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Garter Snake at the Oregon Garden, Silverton
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Rough-skinned Newt on the forest floor

Oregon sure has a wealth of wildlife, from large to small, furry to scaled, coast to Casades. I’ve enjoyed meeting and learning about some of these animals and am always hopeful to meet more if I can!

Endings and beginnings

The last few months have seen a lot of change. Endings and beginnings. We left Victoria and moved to Corvallis, Oregon. November was our last month in Canada. I’m still settling in here, a process that always takes longer than I anticipate. Two members of my extended family passed away and in the grey darkness of winter, it can be hard to see the light or the reason why some things happen.

“All endings are also beginnings. We just don’t know it at the time.”  – The Five People You Meet in Heaven, Mitch Albom

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Ducks in a row

But now that the solstice is past and the days are getting longer, we have set up many of the basics here so we can focus on getting to know a new place. New plants and wildlife, new birds, new places to go. Moving is always exciting, but always involves challenges I often seem to underestimate until I’m in the thick of it.

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Amber, newly an Americat, has settled in happily in her new home.

Its a bit strange for me to move back to the United States again. I haven’t lived in this country since May 2011. In seven and a half years, a lot has happened. Both to this place and to me. When I left, I admit I never really wanted to come back, but sometimes opportunities come up and you go with them. Its all an opportunity for a learning experience anyway.

There’s a lot that I miss about Victoria. Starting my journey into bird-watching there made me feel more connected to the land and nature around me than I’ve ever felt before. But its not such a different environment here and I see many familiar birds that make me feel at home again.

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While my new backyard isn’t anywhere as beautiful as the last one I was blessed with, this White-Crowned Sparrow was the first bird I saw out my window and it brought a smile to my face.

Other familiar birds like Belted Kingfisher, Great Blue Herons and Song Sparrows are kind of comforting while newer birds like the Black-capped Chickadee are exciting to get to know. There are many more new birds to meet just around the corner if I look. And just like bird-watching helped me while grieving my first cat’s death, I know it will help me feel at home in a new place if I just go out and look and listen. To remember that to feel a connection to another living thing is an important feeling that can bring joy to a small moment.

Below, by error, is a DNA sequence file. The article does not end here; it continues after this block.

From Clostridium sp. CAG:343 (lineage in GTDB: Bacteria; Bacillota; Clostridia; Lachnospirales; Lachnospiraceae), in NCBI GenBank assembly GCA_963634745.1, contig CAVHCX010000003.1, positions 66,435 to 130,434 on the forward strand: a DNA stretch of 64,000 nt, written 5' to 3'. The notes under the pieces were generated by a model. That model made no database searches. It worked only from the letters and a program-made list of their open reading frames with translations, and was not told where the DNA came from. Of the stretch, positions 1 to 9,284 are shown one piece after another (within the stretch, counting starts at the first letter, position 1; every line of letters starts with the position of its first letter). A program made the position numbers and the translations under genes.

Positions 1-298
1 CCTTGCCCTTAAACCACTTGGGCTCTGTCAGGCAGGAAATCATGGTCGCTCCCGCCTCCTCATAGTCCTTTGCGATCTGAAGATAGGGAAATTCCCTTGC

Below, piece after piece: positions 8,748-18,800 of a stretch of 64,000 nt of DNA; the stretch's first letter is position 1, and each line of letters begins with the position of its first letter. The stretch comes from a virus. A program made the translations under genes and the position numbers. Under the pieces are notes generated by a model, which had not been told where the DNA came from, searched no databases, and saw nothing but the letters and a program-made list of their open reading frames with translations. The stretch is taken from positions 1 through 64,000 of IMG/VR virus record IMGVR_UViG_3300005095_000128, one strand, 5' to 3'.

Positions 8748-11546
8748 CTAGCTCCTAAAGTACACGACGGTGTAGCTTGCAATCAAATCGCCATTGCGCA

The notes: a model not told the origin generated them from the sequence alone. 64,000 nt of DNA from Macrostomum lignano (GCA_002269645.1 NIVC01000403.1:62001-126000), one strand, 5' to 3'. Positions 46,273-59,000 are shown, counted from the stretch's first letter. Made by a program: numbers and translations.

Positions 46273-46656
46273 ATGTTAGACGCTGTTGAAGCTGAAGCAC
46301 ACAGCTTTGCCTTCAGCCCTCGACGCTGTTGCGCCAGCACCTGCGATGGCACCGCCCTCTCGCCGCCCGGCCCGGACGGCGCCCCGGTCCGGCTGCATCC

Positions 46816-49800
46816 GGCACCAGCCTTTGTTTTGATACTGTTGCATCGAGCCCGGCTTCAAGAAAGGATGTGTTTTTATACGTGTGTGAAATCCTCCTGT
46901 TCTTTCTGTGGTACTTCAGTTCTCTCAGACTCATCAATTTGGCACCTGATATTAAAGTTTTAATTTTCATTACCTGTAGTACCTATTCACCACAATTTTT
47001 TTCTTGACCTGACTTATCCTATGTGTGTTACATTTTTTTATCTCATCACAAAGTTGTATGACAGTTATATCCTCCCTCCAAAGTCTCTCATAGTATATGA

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I saw my first ever American Kestrel and I think they might be one of my new favourites!

American Dipper singing at Nimpkish Lake

A few months ago I went on a trip to the North Island, Vancouver Island and spent a night camping at Nimpkish Lake. That evening, while walking along the lakeside, I spotted an American Dipper strutting its stuff on a fallen tree out in the water. American Dippers are song birds, and the only aquatic ones in North America. They typically live and hunt near fast-moving rivers with rocky bottoms in the western U.S. and Canada; this is the first one I’ve seen at a lake. Listen to this one’s song and have fun watching him in my video below:

 

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Changes in the air with a side of wind gusts

While Amber is enjoying her giant new cat tree that is taller than I am (providing a good escape from my affection), other new changes are afoot here, too!

I have exciting news if you haven’t noticed yet. I took a leap and got my own domain name. (My first one!) That’s right – this is now fossilsandfauna.com! The wordpress site will still link you to the right page, though, so need to update any links.

There are some new pages to check out, too. There’s a page on birding with my life list and backyard bird list with photos! With my backyard feeder, I am watching backyard birdies even more now. For you cat lovers, I added a page about my kitties.

I was planning a bike ride and birding today, but with a wind warning out and a lot of gusts, I decided to stay home. Then I started a tumblr. If you are there, feel free to add me or check it out. I’m excited for a place to share some quick and shorter content as I prefer blog posts with more than just pictures.

This is all a constant work in progress, so we will see how it evolves over time. I hope you are all well this spring! Since its been a year here, I’m planning a little about me blog post. If you want to know anything, let me know here!